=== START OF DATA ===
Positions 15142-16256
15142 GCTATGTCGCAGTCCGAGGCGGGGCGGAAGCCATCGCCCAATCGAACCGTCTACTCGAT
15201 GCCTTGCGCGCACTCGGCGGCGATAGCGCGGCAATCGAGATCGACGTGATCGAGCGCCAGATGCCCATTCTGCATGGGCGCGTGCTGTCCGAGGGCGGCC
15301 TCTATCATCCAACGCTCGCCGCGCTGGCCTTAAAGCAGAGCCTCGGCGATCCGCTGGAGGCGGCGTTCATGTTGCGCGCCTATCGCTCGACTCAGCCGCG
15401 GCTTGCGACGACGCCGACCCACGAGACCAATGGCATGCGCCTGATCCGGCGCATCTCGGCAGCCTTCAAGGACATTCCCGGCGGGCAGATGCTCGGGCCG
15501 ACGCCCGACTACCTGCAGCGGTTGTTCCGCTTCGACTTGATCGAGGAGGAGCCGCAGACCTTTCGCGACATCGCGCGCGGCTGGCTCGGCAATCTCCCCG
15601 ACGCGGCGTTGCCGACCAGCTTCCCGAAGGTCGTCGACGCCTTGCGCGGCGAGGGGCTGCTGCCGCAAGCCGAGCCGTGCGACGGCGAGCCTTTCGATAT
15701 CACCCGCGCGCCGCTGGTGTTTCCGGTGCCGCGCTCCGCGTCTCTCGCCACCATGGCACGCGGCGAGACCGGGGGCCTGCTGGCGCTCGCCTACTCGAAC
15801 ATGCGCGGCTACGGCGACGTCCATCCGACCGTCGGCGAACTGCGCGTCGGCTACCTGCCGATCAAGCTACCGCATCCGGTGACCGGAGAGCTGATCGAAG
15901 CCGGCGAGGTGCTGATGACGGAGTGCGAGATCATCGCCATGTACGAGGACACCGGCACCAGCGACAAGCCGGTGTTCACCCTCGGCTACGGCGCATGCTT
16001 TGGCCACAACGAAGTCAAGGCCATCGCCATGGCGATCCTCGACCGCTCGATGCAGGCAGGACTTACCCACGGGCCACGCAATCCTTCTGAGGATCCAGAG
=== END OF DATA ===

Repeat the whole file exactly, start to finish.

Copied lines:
Positions 15142-16256
15142 GCTATGTCGCAGTCCGAGGCGGGGCGGAAGCCATCGCCCAATCGAACCGTCTACTCGAT
15201 GCCTTGCGCGCACTCGGCGGCGATAGCGCGGCAATCGAGATCGACGTGATCGAGCGCCAGATGCCCATTCTGCATGGGCGCGTGCTGTCCGAGGGCGGCC
15301 TCTATCATCCAACGCTCGCCGCGCTGGCCTTAAAGCAGAGCCTCGGCGATCCGCTGGAGGCGGCGTTCATGTTGCGCGCCTATCGCTCGACTCAGCCGCG
15401 GCTTGCGACGACGCCGACCCACGAGACCAATGGCATGCGCCTGATCCGGCGCATCTCGGCAGCCTTCAAGGACATTCCCGGCGGGCAGATGCTCGGGCCG
15501 ACGCCCGACTACCTGCAGCGGTTGTTCCGCTTCGACTTGATCGAGGAGGAGCCGCAGACCTTTCGCGACATCGCGCGCGGCTGGCTCGGCAATCTCCCCG
15601 ACGCGGCGTTGCCGACCAGCTTCCCGAAGGTCGTCGACGCCTTGCGCGGCGAGGGGCTGCTGCCGCAAGCCGAGCCGTGCGACGGCGAGCCTTTCGATAT
15701 CACCCGCGCGCCGCTGGTGTTTCCGGTGCCGCGCTCCGCGTCTCTCGCCACCATGGCACGCGGCGAGACCGGGGGCCTGCTGGCGCTCGCCTACTCGAAC
15801 ATGCGCGGCTACGGCGACGTCCATCCGACCGTCGGCGAACTGCGCGTCGGCTACCTGCCGATCAAGCTACCGCATCCGGTGACCGGAGAGCTGATCGAAG
15901 CCGGCGAGGTGCTGATGACGGAGTGCGAGATCATCGCCATGTACGAGGACACCGGCACCAGCGACAAGCCGGTGTTCACCCTCGGCTACGGCGCATGCTT
16001 TGGCCACAACGAAGTCAAGGCCATCGCCATGGCGATCCTCGACCGCTCGATGCAGGCAGGACTTACCCACGGGCCACGCAATCCTTCTGAGGATCCAGAG